June 2, 2007
Riding the bus to the airport was a surreal event. Having been up late the night before finishing final group projects, I was wiped, buzzed with the raw static of only a couple of hours of sleep rudely interrupted. I was hot, sweaty, and sticky from the humidity of that morning.
a night out with some of our ladies in Old San Juan
Heaven had opened up the night before and let fall a real torrent of rain. “Hot vapors come after the rain,” Robert Rabin had said the day before. He was our last tour guide, and though I had the sense that he was a bit of a hack, he had with certainty been right about that one thing – it was hot and humid after the rain.
I sat on the bus and thought back over time spent in Puerto Rico. It was a blur. I know – cleverly trite statement there.
Since I was a little boy, I have always tried to put for a second a recent experience out of my mind. I sit back and imagine the trip has not begun. I simply am, and try to put myself in the frame of mind that I was in before the experience even began. Then I look around and think to myself: “It’s over.”
It’s a weird, weird feeling that comes over me – it feels as though I’ve just traveled through time from before the trip to the end – sort of like when I run and dive into my pool back home. I jump head first, shifting my weight forward so that I flip under water. It disorients my body, and for a moment I feel weightless.
That’s the way it feels when I zone out and come back. I do both of these activities over and over. This trip is especially effective.
We saw so, so much, but when I think back on it, it happened in such a brief, intense time that it defies description; it overwhelms perception, and befuddles my capacity to remember it.
Dianne poses in front of some bushes representative of the stunning flora of Puerto Rico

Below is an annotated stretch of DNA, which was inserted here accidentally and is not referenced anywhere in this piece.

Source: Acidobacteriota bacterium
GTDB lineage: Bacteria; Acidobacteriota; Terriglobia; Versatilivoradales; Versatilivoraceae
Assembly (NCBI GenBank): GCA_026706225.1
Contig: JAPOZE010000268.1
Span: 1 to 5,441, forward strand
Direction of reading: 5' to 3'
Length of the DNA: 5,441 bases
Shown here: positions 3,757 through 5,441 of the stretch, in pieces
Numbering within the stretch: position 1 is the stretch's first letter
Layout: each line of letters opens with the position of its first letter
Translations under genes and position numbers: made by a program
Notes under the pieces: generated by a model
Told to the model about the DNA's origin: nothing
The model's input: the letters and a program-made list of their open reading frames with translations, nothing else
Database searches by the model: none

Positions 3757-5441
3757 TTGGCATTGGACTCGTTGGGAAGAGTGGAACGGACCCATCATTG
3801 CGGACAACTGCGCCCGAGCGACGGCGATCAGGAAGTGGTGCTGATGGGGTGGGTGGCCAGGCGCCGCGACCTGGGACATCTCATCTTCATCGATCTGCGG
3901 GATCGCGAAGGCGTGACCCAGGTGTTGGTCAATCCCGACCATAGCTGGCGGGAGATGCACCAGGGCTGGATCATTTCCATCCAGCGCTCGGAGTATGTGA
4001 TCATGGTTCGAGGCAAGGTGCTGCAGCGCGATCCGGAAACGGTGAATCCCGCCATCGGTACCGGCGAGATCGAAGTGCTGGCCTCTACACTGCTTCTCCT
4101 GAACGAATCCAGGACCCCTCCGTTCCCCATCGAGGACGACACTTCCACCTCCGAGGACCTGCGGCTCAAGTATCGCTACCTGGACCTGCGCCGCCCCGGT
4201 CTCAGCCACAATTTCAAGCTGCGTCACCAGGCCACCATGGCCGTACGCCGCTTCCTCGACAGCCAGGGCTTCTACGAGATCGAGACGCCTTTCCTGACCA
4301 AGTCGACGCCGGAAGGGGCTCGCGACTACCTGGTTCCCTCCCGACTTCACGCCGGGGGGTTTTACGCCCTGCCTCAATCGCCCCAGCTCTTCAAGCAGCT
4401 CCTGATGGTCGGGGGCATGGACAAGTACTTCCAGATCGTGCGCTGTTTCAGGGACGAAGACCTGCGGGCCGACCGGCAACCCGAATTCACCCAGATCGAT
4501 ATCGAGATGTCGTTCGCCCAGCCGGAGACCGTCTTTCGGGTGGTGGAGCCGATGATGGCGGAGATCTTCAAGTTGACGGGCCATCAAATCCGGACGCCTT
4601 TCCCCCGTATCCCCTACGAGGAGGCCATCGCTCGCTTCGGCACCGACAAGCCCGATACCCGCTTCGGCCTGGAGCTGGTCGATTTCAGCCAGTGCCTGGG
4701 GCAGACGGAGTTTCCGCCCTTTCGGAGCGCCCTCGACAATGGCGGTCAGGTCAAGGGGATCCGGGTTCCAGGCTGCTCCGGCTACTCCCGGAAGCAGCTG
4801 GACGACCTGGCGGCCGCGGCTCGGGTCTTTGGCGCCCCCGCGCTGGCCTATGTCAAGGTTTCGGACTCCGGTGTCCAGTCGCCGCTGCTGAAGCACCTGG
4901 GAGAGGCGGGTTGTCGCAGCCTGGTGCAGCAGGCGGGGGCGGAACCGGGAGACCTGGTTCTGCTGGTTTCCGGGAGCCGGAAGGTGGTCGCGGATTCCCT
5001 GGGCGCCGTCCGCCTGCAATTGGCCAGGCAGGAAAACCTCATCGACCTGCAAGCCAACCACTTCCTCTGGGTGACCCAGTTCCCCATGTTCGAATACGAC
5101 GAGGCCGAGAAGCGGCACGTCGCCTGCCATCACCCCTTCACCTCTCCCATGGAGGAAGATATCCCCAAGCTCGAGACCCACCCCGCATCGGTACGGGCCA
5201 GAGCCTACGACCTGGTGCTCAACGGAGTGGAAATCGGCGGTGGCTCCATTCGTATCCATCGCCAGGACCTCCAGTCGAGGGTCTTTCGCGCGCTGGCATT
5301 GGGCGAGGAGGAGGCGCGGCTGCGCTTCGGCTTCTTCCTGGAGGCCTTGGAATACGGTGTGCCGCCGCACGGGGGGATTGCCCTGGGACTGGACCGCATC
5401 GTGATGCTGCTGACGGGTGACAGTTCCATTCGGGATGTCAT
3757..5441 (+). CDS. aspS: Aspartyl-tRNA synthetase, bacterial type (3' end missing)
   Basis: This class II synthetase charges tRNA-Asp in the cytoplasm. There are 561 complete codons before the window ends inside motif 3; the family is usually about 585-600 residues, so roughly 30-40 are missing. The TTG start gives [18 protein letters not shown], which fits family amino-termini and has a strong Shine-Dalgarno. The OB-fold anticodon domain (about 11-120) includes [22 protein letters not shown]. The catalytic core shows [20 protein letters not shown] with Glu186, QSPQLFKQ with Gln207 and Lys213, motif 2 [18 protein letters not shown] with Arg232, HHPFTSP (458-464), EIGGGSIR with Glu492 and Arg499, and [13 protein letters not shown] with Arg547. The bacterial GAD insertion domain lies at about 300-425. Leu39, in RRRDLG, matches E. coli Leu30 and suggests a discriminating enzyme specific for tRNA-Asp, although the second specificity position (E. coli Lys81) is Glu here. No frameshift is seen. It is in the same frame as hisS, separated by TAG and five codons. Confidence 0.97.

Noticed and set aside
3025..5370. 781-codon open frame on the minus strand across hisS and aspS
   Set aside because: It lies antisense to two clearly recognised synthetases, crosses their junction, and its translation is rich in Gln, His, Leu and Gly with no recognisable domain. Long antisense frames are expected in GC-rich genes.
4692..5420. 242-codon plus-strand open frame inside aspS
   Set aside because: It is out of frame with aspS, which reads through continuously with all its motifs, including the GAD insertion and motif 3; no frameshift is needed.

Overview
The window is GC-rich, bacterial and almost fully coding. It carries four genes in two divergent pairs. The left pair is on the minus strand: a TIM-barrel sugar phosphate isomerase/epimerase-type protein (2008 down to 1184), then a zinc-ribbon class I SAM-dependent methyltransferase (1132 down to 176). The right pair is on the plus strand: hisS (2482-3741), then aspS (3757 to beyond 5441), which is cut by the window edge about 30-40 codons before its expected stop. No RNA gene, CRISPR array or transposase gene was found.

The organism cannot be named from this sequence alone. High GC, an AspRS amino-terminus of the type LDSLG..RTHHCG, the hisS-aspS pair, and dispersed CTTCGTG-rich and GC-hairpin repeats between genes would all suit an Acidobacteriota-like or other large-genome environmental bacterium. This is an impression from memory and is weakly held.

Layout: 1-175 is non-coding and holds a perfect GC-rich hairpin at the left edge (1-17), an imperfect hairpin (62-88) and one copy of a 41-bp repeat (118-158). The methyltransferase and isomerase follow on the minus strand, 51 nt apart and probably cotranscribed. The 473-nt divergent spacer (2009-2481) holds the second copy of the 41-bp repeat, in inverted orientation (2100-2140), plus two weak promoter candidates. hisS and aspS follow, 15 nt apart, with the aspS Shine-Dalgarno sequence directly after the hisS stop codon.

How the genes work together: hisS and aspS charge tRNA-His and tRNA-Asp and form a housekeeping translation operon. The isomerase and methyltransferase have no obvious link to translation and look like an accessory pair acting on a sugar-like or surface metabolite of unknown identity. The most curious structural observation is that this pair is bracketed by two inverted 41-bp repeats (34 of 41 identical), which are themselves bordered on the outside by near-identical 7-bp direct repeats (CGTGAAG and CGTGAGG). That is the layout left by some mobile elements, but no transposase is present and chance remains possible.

What I do know is this: that in that time, however short, I forged intense personal relationships, and that from strangers, I found great friends.
There’s a song that Elvis Presley sang in his later, darker years, it goes “Memories, pressed between the pages of my mind…” That’s sort of how I see this trip. The vivid imagery is there, made more vibrant, indeed pressed as flowers between pages of a book by the emotional reality of the experience.
The picture of the experience in my mind is as a blur now like a video recorded with too few frames, or more exactly, action which takes place between the frames, and defies our ability to record it.
One of those final mornings, after a rain and before the new day, I stood on the roof of our hotel, Casa Alta Vista and watched the sun rise. It was a moment of intense beauty which I will always remember colored by my feelings, of the isolation of our group within that culture, and of the communion that sprang there-from.
This is a scattered and disorganized piece, and I have no excuse for it, save that it is the way of things, an account, a try to explain, to take someone along on an experience, a slice of life; a disorienting, jarring, blurred, but beautiful thing.
sunrise from the roof of the Casa Alta Vista in Vieques, Puerto Rico